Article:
Unless you’re completely free of anger, worry, deadlines and all other sources of tension in everyday life — and who is? — you’re going to feel some stress now and then. Is this bad for your heart?

The research isn’t clear on that. A recent study by Canadian scientists showed that highly stressed heart patients did not respond as well as others to medication for angina and chest pain. And the American Heart Association says patients with heart failure should take steps to reduce and manage stress to reduce strain on their hearts.

Of stress management in general, though, the American Heart Association (AHA) says that “the available data do not yet support specific recommendations for its use as a proven (prevention or treatment) for heart disease.”

But how you cope with stressful situations may make a difference, especially if you habitually react to stress in ways that feed physically harmful emotions such as chronic hostility. Stress management is not about avoiding stress but, rather, learning to manage its recurring effects.

Everyone who does much driving gets cut off in traffic now and then, and gets a burst of adrenaline produced by fear or anger. Some people, though, can quickly relax and return to a normal physical state. Others stew about the incident, and might make things even worse by discussing it with others who share your hostility and may feed it with stories of their own.

In heart failure, the heart muscle is weakened and the patient needs to take care not to make it work any harder than necessary. So here it’s important to reduce physical symptoms of stress — a pounding heart and heavy breathing — as much as possible. Though avoiding all stress may be impossible, you may be able to adjust your activities to avoid stress triggers like rush-hour traffic or long hours at work.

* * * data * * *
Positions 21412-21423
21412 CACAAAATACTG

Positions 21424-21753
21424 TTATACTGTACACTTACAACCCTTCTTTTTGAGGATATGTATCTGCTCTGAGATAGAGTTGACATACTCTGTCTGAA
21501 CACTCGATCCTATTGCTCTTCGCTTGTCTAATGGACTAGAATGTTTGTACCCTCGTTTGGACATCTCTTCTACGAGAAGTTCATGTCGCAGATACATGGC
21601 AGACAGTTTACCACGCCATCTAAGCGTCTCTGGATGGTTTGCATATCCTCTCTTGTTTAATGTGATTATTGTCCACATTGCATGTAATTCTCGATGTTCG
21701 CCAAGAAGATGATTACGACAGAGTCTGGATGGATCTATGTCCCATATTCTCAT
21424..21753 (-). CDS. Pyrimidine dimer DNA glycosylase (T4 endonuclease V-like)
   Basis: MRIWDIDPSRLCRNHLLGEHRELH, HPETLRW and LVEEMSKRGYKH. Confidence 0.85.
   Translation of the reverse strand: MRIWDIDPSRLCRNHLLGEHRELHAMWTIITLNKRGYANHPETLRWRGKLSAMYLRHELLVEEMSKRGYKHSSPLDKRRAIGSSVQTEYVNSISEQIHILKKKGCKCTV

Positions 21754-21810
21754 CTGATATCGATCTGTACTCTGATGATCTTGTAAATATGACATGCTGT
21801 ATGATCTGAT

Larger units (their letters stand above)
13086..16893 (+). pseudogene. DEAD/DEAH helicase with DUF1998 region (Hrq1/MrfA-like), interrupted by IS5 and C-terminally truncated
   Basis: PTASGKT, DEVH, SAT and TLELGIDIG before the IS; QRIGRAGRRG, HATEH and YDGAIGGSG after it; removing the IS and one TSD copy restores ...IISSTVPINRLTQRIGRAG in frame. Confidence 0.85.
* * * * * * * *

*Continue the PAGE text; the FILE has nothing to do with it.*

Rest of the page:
Support groups are recommended for coping with all the emotional factors in heart disease, from stress to anger and anxiety. One of the largest and best known is Mended Hearts, which has hundreds of chapters nationwide and thousands of volunteers available to visit new heart patients. “Visits” are also available via the Internet.

 

APA Reference
Gray, T. (2006). Stress: Maybe You Can’t Avoid It, But You Can Manage It. Psych Central. Retrieved on December 27, 2014, from http://psychcentral.com/lib/stress-maybe-you-cant-avoid-it-but-you-can-manage-it/000758
Scientifically Reviewed
    Last reviewed: By John M. Grohol, Psy.D. on 30 Jan 2013
    Published on PsychCentral.com. All rights reserved.

 

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